This is a collaboration between Vegas Golden Knights writers Thomas Conroy and Shayna Goldman analyzing the 2017 Expansion Draft by division. The Atlantic Division preview can be found here and the Metropolitan Division preview can be found here.
2017 Expansion Draft Rules
As it was explained in the Metropolitan Division preview, all 30 NHL franchises must abide by a number of parameters set by the National Hockey League for this expansion draft. There are requirements for both exposing and protecting players.
All first and second-year professionals are exempt from the draft, as are players on long-term injured reserve (LTIR). Players with active no-movement clauses (NMC) must be protected as well, unless they were asked to waive the clause. Teams face a deadline to buy out players (which can be used to avoid protecting a player with a NMC) on Thursday, June 15.
First, all teams must meet the exposure requirements or face sanctions from the league. Teams must expose at least two forwards and one defenseman that are signed through the 2017-18 season and that played at least 40 NHL games in the 2016-17 season or 70 games in the last two seasons. At least one goaltender that is either under contract for next season or is a pending free agent (that received his qualifying offer from his team before the protection lists are submitted) must be exposed as well. Golden Knights general manager George McPhee does not have to select these players that are exposed to fulfill the requirements, but he must have the option.
Along with meeting those requisites to be exposure-eligible, teams must follow rules for protection as well. Teams have to submit a protection list to the league by 5 p.m. EST on June 17. Those protection lists can follow two structures: protecting seven forwards, three defensemen, and one goaltender (7F/3D/1G); or a combination of eight skaters and one goaltender (8FD/1G).
The Blackhawks have eight NMCs to consider in their expansion plans. On offense, Patrick Kane, Jonathan Toews, Marian Hossa, and Artem Anisimov all have to be protected. Defensemen Brent Seabrook, Duncan Keith, and Niklas Hjalmarsson, and goaltender Corey Crawford, all must be protected due to their NMCs.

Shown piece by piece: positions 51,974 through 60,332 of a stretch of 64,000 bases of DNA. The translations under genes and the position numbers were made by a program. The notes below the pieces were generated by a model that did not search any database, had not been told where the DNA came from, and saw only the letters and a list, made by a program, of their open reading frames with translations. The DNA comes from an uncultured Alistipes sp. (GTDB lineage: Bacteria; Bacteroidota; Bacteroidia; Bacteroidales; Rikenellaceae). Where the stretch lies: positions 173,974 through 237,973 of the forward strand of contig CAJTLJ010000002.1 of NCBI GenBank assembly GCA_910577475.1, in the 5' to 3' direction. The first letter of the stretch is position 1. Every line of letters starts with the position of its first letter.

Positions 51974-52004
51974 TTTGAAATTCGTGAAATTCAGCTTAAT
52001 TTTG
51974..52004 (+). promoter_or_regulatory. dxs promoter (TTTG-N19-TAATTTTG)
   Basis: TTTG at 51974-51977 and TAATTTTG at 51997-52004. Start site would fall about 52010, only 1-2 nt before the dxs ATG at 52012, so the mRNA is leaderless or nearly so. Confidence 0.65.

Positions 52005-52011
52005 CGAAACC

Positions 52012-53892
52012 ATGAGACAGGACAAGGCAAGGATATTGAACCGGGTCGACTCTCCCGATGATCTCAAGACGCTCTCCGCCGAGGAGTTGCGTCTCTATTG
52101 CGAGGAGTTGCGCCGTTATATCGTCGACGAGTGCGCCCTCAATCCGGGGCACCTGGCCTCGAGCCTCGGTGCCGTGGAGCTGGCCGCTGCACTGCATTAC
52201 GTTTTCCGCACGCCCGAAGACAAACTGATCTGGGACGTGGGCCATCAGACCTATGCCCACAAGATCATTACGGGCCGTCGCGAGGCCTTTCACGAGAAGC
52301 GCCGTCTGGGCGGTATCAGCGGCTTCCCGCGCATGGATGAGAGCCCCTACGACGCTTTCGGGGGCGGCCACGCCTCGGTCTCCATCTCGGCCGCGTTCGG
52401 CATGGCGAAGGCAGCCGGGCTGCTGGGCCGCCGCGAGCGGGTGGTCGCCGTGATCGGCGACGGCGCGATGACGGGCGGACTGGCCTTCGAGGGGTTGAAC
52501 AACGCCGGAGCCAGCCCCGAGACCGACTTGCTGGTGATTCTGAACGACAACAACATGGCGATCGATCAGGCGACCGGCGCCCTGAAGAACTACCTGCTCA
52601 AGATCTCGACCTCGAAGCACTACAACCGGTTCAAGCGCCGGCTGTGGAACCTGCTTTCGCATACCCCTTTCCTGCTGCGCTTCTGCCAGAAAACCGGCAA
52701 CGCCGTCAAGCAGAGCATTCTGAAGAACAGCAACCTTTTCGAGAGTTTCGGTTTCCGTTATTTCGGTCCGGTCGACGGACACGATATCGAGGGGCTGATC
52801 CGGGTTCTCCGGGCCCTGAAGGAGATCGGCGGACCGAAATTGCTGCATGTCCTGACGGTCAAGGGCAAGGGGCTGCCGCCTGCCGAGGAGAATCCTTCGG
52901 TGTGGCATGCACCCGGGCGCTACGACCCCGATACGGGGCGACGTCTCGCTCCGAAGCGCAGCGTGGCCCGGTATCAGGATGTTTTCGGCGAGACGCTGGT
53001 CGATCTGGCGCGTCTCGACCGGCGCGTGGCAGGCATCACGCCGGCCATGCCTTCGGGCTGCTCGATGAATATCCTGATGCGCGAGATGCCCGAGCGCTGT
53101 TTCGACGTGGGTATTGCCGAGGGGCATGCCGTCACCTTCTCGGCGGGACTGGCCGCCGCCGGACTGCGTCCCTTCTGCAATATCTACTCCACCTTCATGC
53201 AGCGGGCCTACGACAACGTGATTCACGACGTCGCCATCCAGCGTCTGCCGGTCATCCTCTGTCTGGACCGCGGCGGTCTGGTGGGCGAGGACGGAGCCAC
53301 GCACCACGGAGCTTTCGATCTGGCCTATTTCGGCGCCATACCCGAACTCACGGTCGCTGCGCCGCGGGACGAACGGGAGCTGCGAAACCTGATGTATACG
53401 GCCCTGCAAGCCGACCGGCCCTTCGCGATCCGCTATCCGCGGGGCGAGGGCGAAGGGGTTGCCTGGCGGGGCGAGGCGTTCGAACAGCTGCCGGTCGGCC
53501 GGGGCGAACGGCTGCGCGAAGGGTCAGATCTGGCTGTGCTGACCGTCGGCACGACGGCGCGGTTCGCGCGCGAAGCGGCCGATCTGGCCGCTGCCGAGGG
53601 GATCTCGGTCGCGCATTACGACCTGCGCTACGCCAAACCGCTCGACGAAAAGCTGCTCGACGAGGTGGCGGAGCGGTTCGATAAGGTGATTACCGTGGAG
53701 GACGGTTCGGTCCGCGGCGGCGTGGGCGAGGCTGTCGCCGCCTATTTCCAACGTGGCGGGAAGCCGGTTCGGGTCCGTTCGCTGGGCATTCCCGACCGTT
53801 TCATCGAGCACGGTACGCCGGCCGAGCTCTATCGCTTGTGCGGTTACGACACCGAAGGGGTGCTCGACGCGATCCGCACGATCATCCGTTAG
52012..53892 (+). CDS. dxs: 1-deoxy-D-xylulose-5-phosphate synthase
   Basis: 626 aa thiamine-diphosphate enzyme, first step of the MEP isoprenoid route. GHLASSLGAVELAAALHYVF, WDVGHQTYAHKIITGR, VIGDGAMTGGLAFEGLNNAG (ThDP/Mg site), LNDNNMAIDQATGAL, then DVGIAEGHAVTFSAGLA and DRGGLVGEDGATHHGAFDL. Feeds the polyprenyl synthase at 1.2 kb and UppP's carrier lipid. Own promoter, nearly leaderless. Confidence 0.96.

As much as the Blackhawks worked with the expansion draft in mind by re-signing defenseman Michal Rozsival and forward Jordan Tootoo, they still are at risk of losing a key piece. The piece the Blackhawks are most likely to lose is Trevor van Riemsdyk. Since van Riemsdyk is thought to be an asset by other teams, the Blackhawks were rumored to have ensured van Riemsdyk is still available to the Golden Knights by the expansion draft on the condition that they acquire Marcus Kruger as well – since the Blackhawks could use the cap relief.
The Avalanche could follow either protection scheme. If the 7F/3D/1G method is chosen, the forwards protected would include Nathan MacKinnon, Matt Duchene, Gabe Landeskog, Mikhail Grigorenko, and Sven Andrighetto. Then on defense, the third defenseman to be protected alongside the two with NMCs (Erik Johnson and Francois Beauchemin) would likely be Tyson Barrie – unless he is moved, since there has been speculation on whether he will remain on the Avalanche.
If the Avalanche prioritize protecting a fourth defenseman, like Nikita Zadorov, they could limit themselves to four forwards (MacKinnon, Duchene, Landeskog, and a fourth forward). A number of forwards on the Avalanche have also been featured in trade rumors, so this all depends on who is still on the team come the expansion draft.
Semyon Varlamov had season-ending surgery this past season and should be healthy for next season. Since the organization believes he can return to the number-one goaltender they hoped for when acquiring him, he is the more likely choice to be protected. This would leave 25-year-old Calvin Pickard (who is signed through 2018) exposed.
The Stars have three NMCs to keep in mind: Jamie Benn, Jason Spezza, and Ben Bishop. They only have seven forwards signed through next season, so they cannot protect all of them because of the exposure requirements. However, since they have unsigned options to protect, they should be able to meet the requisites without issue. With four signed defensemen, the Stars have the flexibility to protect whichever three defensemen they choose.
Where the Stars have a challenge is in net. Recent acquisition Ben Bishop will be protected by the Stars. This leaves them with five other goaltenders – Kari Lehtonen (signed through 2018 with a cap hit of $5.9 million), Antti Niemi (signed through 2018 with a cap hit of $4.5 million), Maxime Lagace (pending restricted free agent), Henri Kiviaho (pending restricted free agent), and Justin Peters (pending unrestricted free agent).